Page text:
Racism in “We Wear the Mask” and “I, Too”

The theme of racial discrimination in We Wear the Mask by Paul Dunbar and I, Too by Langston Hughes

Paul Laurence Dunbar and James Mercer Langston Hughes are the significant American poets and writers. In their poetry, they raised urgent and relevant questions concerning racial discrimination and inequality. The We Wear the Mask poem and I, Too sing America are perfect examples of how the authors expose the specifics attitude towards the black people with the help of the mood, speakers, the imagery and symbols.

We Wear the Mask Analysis

The setting of both poems can be dated back to the nineteenth and the beginning of the twentieth century when both poets lived and created their artworks. At those times it was difficult for black Americans to survive in society. The people had no rights, suffered because of discrimination, stereotypical treatment, and prejudices. The black people were associated with dangerous thieves and bandits, ignorant and uneducated people and, moreover, were treated as an underclass. A great number of talented poets, writers and musicians had no rights and ability to express their thoughts and problems. Only the bravest and concerned dared to publish their works and give hope to their colored brothers and sisters. Paul Dunbar was one of the black artists of that time, who spoke with no fear about the status of African Americans in society. And Langston Hughes belonged to the Harlem Renaissance, the period characterized by the rebirth of the culture of the black, that aimed to uplift the race and gain equality.

We Wear the Mask meaning

The speaker in the first and the second poems is a black man. Both protagonists feel discrimination and injustice towards them from the part of white people, but they treat the situation very differently. In We Wear the Mask the speaker seems to suffer from such a negative attitude. He has a “torn and bleeding heart”, “tortured soul” and lives in “tears and sighs” (Dunbar). Being black, he feels the hypocrisy and insincerity of the society towards the black people and how he should pretend and wear the masks in expressing submission and obedience. The protagonist of I, Too am America also becomes a victim of inequality, but he laughs instead of mourning. He is aimed to “eat well”, “grow strong” and stand his ground when he will be sent to eat at the kitchen again (Hughes). So, the moods of the poems are rather different. The first one is sad and gloomy and the second one is optimistic and encouraging.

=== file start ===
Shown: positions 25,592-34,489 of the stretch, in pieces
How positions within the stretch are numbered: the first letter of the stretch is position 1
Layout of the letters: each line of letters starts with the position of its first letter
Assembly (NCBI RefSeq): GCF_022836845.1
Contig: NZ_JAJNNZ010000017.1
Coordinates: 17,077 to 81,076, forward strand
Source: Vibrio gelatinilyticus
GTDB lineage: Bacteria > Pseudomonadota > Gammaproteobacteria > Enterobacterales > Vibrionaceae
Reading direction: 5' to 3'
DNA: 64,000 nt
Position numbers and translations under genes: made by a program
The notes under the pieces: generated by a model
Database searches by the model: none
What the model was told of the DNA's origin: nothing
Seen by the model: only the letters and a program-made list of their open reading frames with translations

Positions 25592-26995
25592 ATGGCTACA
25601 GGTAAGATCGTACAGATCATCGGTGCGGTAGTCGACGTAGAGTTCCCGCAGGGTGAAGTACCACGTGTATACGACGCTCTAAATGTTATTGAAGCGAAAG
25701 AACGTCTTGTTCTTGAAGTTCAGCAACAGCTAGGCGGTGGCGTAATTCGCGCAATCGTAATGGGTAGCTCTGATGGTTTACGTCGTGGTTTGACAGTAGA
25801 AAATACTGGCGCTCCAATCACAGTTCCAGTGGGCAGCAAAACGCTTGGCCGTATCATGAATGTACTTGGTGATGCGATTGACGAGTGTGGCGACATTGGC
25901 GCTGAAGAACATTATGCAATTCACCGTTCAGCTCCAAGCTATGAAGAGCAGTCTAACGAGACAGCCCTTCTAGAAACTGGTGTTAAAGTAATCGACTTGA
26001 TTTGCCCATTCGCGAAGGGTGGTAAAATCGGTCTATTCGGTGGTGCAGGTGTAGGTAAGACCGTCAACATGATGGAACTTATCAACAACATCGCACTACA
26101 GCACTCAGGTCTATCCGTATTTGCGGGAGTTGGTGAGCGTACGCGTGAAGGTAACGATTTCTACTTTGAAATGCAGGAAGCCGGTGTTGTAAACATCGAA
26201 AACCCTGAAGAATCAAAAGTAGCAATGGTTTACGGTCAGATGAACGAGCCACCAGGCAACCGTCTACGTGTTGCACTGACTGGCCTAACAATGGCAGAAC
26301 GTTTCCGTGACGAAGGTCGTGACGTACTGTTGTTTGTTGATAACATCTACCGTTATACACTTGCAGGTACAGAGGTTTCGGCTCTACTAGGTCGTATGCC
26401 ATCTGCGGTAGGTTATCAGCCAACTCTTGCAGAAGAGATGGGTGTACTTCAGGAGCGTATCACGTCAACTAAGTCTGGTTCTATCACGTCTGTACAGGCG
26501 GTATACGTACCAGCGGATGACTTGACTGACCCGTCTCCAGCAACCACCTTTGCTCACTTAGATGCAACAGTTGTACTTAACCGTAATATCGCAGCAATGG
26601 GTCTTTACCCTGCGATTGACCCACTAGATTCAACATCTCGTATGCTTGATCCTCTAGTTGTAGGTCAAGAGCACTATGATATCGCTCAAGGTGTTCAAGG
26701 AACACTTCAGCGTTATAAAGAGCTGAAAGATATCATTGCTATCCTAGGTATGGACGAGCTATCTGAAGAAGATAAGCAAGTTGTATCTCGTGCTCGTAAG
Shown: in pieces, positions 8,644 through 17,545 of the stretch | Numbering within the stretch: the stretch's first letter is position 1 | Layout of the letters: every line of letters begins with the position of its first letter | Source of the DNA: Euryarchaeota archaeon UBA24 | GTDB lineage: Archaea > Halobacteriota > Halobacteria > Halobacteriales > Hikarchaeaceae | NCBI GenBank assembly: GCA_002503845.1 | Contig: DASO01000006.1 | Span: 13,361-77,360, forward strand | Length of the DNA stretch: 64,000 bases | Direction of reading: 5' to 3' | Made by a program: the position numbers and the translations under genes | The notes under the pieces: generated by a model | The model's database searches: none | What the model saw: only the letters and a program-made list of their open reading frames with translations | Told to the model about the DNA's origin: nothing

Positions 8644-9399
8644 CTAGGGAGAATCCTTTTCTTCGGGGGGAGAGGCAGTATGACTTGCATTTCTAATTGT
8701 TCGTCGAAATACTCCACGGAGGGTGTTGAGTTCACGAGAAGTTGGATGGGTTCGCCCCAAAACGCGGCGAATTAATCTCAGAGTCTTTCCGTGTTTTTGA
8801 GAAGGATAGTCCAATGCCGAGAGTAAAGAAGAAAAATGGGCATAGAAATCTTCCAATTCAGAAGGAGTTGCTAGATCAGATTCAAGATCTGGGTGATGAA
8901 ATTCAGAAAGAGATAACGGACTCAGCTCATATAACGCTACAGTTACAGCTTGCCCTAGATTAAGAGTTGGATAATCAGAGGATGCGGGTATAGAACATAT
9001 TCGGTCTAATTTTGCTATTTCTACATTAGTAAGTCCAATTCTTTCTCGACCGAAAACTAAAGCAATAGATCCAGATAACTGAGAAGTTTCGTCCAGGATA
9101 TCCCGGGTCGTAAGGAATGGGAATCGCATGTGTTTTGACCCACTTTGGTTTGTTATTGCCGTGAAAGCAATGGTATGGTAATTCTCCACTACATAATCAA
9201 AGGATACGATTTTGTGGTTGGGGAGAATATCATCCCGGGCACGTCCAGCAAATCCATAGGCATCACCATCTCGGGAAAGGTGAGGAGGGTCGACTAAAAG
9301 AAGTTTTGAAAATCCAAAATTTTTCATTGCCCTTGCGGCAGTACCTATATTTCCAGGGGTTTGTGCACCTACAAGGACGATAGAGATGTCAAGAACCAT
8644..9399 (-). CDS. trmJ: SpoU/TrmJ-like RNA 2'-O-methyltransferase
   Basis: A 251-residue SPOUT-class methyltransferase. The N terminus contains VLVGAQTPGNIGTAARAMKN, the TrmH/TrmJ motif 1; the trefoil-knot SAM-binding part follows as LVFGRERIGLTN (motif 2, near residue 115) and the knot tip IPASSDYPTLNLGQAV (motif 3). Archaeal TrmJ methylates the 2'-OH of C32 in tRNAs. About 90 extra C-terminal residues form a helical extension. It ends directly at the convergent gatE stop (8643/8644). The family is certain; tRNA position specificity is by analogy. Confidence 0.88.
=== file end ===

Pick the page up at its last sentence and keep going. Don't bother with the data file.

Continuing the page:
Both poems begin with pronouns that are also different. In We Wear the Mask it is the pronoun ‘we’ that relates to the black Americans. In this case, the protagonist of the poem stands out as a representative of the black people and their struggle. The voice of the speaker is the voice of those African Americans that echoes their pain throughout history. On the contrary, the poem I, Too can be treated as egoistic and self-centered because of the pronoun “I”. The protagonist also reveals the problem that black people can face, but he mainly speaks about himself and the way he overcomes them.

We Wear the Mask theme

The problem of racial discrimination is also transferred with the help symbols that are used in the poems. In We Wear the Mask the most important symbols are masks, world, and hearts world. The expression ‘to put on a mask’ has a meaning of disguising and hiding one’s true emotions and feelings and some facial expressions. In the poem, the mask is a symbol of deception and hypocrisy and represents everything untruthful and dishonest people do or say.  The mask may also serve as protection that defended the black people against the norms of society. The expression of real emotions, feelings and thoughts can only make their lives worse. “Hearts” in the poem symbolize pain and internal suffering, as they are “torn and bleeding”. The next symbol in the line: “Why should the world be over-wise, In counting all our tears and sighs?” (Dunbar) The word “world” is slightly exaggerated and hyperbolized.  Here stands for all the white people, who turned their backs on the black people and their problems.

I, Too Langston Hughes Analysis

The poem I, Too also contains a couple of symbols. These are food, kitchen, and table. The food is not directly mentioned in the text but is understandable from the lines “They send me to eat in the kitchen” and “I […] eat well” (Hughes). It is a known fact that white rich people, who had black servants, always sent them to dine in the kitchen, as the black people were not allowed to sit at the same table with their masters. The food in the poem can bear an indirect meaning and serve as a symbol of wisdom and knowledge on which the protagonist feed. It can be assumed, that he communicated with older and wiser black people in the kitchen, who told him some stories about brave African Americans and their rebellion against the oppression. So, the speaker grows strong and prepares himself to rebuff. The next symbol in I, Too poem is a kitchen that can be interpreted as a place where not only the dishes but also food for thought, are cooked. And the table is a symbol of equality that is controlled by white people. The protagonist of the poem desires to stay at the table with them and to prove his value.

To make a conclusion, both poems reflect the situation that took place in the society in 19th and the beginning of the 20th century. The theme of racial discrimination raised in the poems is very important and is still relevant nowadays. Paul Dunbar and Langston Hughes with the help of mood, the speaker and symbolic language managed to reveal the theme and transfer the emotions of the black people. Unfortunately, the problems of segregation, prejudices, and hypocrisies did not disappear from today’s world. So, if people do not talk about them, we cannot expect to see them change.